by Rabbi Mark Glickman
Last week’s Supreme Court decision affirming the right of same-sex couples to marry represents a great victory for us all – for our nation, for the Jewish people, for Congregation Har HaShem, and for all of us who uphold the equality and dignity of all human beings. I want to share a few thoughts with you about today’s historic events.
The decision represents a victory for America. Now, all Americans, regardless of sexual orientation, can marry. Now, all Americans, regardless of sexual orientation, can publically accept the responsibilities and legally benefit from the rights previously guaranteed only to those in opposite-sex relationships. Now, marriage can stand fully and proudly for universal human values – love, fidelity, commitment, and so much more.
The decision represents a victory for the Jewish people. Ever since this debate began, many opponents of same-sex marriage have turned to Jewish scripture to justify their views. They have singled out two brief statements in the Torah and argued that these indicate God’s abhorrence of homosexuality. Not only do they decontextualize and misread these passages, but they also ignore many of the Torah’s other 5,888 verses – verses calling for love, compassion, and dignity for all people. Now, the mistaken reading of our bible has been publically rejected by the highest court in our land – it is an event that we Jews should celebrate.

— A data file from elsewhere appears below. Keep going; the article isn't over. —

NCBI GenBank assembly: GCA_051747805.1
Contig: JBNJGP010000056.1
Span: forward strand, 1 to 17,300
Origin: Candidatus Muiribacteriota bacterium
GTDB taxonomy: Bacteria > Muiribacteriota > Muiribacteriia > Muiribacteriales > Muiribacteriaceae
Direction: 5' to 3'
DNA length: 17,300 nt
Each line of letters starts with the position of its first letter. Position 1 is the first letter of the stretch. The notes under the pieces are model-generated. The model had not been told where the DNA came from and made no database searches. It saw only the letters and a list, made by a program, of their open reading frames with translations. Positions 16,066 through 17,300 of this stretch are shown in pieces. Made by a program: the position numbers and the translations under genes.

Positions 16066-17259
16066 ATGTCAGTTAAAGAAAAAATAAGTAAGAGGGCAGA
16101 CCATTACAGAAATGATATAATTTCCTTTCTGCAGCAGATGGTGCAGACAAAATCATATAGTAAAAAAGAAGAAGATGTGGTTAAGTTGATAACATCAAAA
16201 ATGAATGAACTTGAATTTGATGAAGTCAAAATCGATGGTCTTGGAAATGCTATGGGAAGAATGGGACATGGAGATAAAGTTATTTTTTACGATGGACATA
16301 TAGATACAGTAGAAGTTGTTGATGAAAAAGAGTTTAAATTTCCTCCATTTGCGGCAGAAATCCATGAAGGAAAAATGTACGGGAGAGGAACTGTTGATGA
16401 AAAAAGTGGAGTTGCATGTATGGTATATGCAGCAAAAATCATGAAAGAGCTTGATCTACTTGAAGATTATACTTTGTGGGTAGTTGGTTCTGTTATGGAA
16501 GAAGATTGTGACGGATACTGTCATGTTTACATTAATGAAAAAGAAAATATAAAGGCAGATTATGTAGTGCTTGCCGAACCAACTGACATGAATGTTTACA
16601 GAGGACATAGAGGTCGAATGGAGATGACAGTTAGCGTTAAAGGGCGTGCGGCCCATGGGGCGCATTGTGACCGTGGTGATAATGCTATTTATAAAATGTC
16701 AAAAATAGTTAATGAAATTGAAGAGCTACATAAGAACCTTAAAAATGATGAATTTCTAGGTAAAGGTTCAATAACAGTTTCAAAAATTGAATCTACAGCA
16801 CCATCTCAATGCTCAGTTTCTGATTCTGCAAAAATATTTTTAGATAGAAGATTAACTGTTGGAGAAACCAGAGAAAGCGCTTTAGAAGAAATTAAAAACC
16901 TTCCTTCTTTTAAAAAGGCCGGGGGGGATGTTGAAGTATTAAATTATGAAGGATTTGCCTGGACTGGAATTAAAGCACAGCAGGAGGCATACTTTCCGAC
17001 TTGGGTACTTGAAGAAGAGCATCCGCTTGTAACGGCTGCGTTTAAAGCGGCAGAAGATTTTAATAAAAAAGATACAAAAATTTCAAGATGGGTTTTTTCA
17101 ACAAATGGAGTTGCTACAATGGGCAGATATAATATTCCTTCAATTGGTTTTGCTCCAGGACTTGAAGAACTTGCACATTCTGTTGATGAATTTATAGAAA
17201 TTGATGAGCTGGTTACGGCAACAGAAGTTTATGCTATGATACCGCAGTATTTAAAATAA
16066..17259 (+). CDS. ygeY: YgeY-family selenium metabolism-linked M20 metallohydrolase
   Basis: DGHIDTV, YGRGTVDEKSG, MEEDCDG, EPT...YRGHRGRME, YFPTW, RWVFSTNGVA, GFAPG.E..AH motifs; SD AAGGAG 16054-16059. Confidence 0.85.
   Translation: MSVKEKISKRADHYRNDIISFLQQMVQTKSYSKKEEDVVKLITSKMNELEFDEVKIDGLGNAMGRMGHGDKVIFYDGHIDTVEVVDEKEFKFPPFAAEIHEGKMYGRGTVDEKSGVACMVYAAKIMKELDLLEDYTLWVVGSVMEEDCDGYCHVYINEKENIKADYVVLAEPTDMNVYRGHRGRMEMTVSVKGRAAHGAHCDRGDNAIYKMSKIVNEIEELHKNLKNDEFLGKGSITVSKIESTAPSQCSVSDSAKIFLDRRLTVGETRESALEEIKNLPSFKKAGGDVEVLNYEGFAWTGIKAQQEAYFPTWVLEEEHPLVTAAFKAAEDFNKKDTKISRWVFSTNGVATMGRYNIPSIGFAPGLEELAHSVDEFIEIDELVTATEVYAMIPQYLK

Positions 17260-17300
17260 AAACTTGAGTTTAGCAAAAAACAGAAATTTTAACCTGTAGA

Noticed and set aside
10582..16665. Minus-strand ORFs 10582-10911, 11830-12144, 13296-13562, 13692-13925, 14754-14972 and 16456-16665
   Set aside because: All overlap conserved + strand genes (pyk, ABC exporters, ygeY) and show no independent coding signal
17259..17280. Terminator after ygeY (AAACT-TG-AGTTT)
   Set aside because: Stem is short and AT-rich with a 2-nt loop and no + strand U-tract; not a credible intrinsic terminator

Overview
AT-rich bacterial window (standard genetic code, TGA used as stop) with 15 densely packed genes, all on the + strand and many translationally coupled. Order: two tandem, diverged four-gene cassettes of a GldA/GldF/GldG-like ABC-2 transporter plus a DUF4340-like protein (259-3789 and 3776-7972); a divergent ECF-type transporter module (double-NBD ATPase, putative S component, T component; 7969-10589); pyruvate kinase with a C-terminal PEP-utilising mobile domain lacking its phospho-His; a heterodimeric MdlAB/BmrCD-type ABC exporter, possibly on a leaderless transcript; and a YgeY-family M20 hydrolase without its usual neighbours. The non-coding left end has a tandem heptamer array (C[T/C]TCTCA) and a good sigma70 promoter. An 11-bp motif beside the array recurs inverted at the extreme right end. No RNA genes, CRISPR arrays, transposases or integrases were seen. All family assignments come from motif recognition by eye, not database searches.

The decision represents a victory for Congregation Har HaShem. For decades- beginning with the courageous leadership of Rabbi Deborah Bronstein and Cantorial Soloist Holli Berman – our congregation has stood in favor of respect and inclusion for all people, regardless of sexual orientation. We have joyfully welcomed everyone, regardless of sexual orientation, into our congregation, and we have supported equal rights for LGBTQ individuals and couples. Our clergy have performed life cycle ceremonies for couples respecting the love and commitment they have for each other. We have provided advocacy and educational programs challenging our community to consider its position and reflect on Torah teachings. Many Americans have taken similar stands, of course, and we at Har HaShem, along with them, can claim a measure of credit for today’s historic events.
And of course, the decision represents a victory for human love, decency, and compassion throughout the United States, and it should make us all rejoice.
In short, my friends, this is a joyous day. Let us celebrate together.